Widely considered to be the first electric, digital general-purpose computer, ENIAC was one of the most influential technological innovations of World War II. It took the collective imagination, innovation, and hard work of many teams of scientists, engineers, mathematicians, and laborers before the Army could launch the ENIAC project. Today’s era of universal personal computing across military, industrial, corporate, and civilian endeavors is a direct result of their efforts.
An operator seated at the console of BRLESC-1, an ENIAC descendant that came online in 1962. BRLESC-1 solved Army ballistics and logistics problems at a rate of five million operations per second. Note the photo of the original ENIAC on the side of the console.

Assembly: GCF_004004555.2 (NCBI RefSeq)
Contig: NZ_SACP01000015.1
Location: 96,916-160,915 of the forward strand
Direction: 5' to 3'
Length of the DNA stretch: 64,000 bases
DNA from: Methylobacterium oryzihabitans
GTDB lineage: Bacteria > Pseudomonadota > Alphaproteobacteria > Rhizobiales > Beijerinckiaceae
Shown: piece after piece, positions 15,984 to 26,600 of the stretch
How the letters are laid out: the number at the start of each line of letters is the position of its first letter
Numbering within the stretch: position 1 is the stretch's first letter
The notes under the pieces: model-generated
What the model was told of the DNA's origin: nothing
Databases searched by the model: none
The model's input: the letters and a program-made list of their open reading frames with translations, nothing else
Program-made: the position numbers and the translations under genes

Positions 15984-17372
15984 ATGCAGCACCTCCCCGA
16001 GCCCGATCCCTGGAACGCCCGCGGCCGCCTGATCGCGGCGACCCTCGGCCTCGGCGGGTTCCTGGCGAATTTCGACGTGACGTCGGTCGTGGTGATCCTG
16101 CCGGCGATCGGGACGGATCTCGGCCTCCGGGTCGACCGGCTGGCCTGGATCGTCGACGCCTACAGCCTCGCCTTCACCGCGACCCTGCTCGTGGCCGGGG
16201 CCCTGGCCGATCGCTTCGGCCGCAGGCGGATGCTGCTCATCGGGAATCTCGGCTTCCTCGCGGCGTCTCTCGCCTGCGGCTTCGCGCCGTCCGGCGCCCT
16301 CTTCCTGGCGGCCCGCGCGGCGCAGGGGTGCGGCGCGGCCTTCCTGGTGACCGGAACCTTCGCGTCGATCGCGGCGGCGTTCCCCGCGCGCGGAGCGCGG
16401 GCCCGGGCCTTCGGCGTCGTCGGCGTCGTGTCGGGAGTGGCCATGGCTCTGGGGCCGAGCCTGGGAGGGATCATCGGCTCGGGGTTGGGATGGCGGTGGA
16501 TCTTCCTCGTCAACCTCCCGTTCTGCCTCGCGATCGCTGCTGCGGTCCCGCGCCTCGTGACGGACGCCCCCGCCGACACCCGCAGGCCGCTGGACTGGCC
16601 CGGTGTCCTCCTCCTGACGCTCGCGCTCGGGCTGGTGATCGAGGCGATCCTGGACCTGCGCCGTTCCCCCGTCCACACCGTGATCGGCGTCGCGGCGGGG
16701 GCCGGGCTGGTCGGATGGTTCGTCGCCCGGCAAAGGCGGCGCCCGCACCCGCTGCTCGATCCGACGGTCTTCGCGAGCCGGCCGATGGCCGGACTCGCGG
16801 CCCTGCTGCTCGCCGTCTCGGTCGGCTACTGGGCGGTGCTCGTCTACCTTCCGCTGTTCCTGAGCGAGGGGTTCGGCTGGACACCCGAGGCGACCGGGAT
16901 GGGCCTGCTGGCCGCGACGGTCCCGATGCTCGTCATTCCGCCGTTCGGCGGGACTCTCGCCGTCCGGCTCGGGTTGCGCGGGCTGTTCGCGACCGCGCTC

Human "computors" display the first four programming boards. From left to right: Patsy Simmers with ENIAC board; Gail Taylor with EDVAC board; Milly Beck with ORDVAC board; Norma Stec with BRLESC-1 board. Note the dramatic reduction in size and the transition from vacuum tubes to transistors.
This diagram shows the influence of ENIAC on computers and related technology in the three decades following its invention.